• Hello, Jared! Thanks so much for checking out Wonderopolis! Did you know that blood cells are always red, not blue? The reason our veins “appear” blue is because of the light that is reflected off of them! We encourage you to re-explore today’s Wonder to learn more about this cool phenomenon! :-)

    • We appreciate you sharing what you think about blood and veins, Shirley! Thank you for visiting today’s Wonder of the Day®! :-)

  6. WHAT MAKES THE VEIN BLUE? I LIKE THE video, it was cool. I LEARNED THAT veins are not blue.
    See you soon.

    • We’re so glad you shared what you learned by visiting today’s Wonder, Eric! Thank you so much! We hope you have a WONDERful day! :-)

    • We’re glad you’re WONDERing even more about blood and veins today, Rylan! Thanks for sharing your comment with everyone in Wonderopolis! :-)

  7. Dear Wonderopolis,
    I think tomorrow’s wonder is about a cookie. That person’s hands look weird. Ewwwwwwwwwww!!!

    • Hi, Claire! Thanks so much for sharing what you thought about the still image for today’s Wonder! Our skin becomes less elastic as we age, which makes it look more wrinkly and lets us see our blood vessels and veins even better. That’s why we picked that picture…we think it goes GREAT with today’s Wonder! :-)

    • Hello, Alexis! We think it’s super neat that you can see your veins, but please be careful when you are bending and squeezing your finger! We care about all of our Wonder Friends, and we don’t want you to get hurt! :-)

    • That’s a WONDERful question, Selina! We think it would make a SUPER future Wonder of the Day®…thanks so much for suggesting it! :-)

    • You’re absolutely right, Shirley! Way to go! We appreciate your comment very much and are so happy you visited today’s Wonder! :-)

  8. Your blood is really blue, but when it comes out, it changes to red. How do elephants pick up peanuts with their trunks?

    • Hi, Taylor! You might be surprised to learn that blood cells are always red! We encourage you to re-visit this Wonder about blood to find out even more about why veins “look” blue! Thanks for your suggestion of a Wonder about how elephants pick up peanuts with their trunks…we think that’s AWESOME! :-)

  9. I think that veins are blue because your body wants to look cooler!!!!!!!!!!!!!!!!!!!!!!!!!!!!!!!!!!!!!!!!!!!!!!!!!!!!!!!!!!!!!!!!!!!!!!!!!

    • We like that way of thinking, Tyler! Thanks for sharing your views about veins with us today…we think your comment ROCKS! :-)

    • Hello, Jordan! We hope you will explore today’s Wonder a little further to find out why blood is always red and veins only “appear” blue! Have a WONDERful day! :-)

    • We know a lot of Wonder Friends think that about blood and veins, Tiarra, but did you know that blood is always red? It only “looks” blue when we see our veins under our skin! We hope you will re-visit today’s Wonder to find out why! :-)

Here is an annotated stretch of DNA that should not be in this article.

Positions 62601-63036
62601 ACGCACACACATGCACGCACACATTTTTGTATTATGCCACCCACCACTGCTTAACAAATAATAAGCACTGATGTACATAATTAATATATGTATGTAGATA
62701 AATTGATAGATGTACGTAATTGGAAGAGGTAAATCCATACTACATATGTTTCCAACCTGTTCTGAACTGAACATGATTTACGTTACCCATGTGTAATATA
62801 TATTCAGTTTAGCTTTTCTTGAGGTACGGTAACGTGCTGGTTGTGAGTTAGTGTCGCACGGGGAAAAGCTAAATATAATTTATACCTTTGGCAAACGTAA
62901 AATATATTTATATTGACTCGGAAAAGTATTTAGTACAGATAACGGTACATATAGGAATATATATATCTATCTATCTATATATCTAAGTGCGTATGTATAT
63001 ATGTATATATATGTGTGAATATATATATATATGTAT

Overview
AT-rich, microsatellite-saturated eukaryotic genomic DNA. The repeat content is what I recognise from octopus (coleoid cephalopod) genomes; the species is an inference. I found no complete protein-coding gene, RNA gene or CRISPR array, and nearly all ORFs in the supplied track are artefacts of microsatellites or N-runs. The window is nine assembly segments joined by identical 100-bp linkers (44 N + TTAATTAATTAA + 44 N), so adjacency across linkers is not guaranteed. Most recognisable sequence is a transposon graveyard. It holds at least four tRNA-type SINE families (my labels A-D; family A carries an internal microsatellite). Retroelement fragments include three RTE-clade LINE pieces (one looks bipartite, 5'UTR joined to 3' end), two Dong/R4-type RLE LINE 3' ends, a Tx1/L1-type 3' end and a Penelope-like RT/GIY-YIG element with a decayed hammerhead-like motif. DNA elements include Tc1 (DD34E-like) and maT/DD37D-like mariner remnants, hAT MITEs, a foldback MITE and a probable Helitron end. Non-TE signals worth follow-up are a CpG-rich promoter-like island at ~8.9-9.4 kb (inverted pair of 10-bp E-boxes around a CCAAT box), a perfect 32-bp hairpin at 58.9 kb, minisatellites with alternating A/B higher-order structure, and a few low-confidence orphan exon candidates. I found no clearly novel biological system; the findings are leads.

10. I don’t get how blue light reflects off of your veins. Why is your blood red when it hits air? Why is it blue when it’s in your body?

  11. I really do not get why veins are blue and blood is red. I would like to hear a little more so that way I can understand it a little more. This is a really good wonder, by the way.

  12. Hi there, Kaitlyn and Zoey! Thank you BOTH so much for your awesome comments! We appreciate them!

    Even though blood cells are always red, the blood in our veins “appears” blue because of the way our eyes “see” the light waves that bounce off of it. You can read more about how this works by visiting another Wonder that explains about light waves:

    Past Wonder #306 – Why Is the Sky Blue? :-)

    • That’s a clever way to think about it, Johnathan, but did you know that blood cells are always red? We invite you to re-explore today’s Wonder to learn more about why veins only “appear” blue to our eyes (hint: it has something to do with light waves reflecting). Thanks so much for your GREAT comment today! :-)

  13. Hi,
    The reason blood is red and veins are blue because in side your body blood is blue, but when it contacts air the chemicals turn it red.

    • That’s what a LOT of Wonder Friends think, Ben, but re-explore this Wonder of the Day® and learn why blood cells are always red…not blue! Thanks so much for your comment today! :-)

  14. How come there’s no video about this wonder of the day???? Also I agree with Taylor, I think you should do a wonder of the day about how elephants pick up peanuts with their trunks!!!!!!!! I also think that Wonderopolis is really cool!!!!!!!!!!!!!!!!!

    • Hi, Callie! Thanks for letting us know you think Wonderopolis is cool! We’re super sorry you aren’t able to see the video for today’s Wonder! Are you visiting Wonderopolis at school? If so, it might help you to know that some schools and school districts place an internet “block” on videos from certain websites because they are trying to protect their students. You might want to check with your teacher to ask if he or she might be able to get the block removed so you and your classmates can see all the videos on Wonderopolis. :-)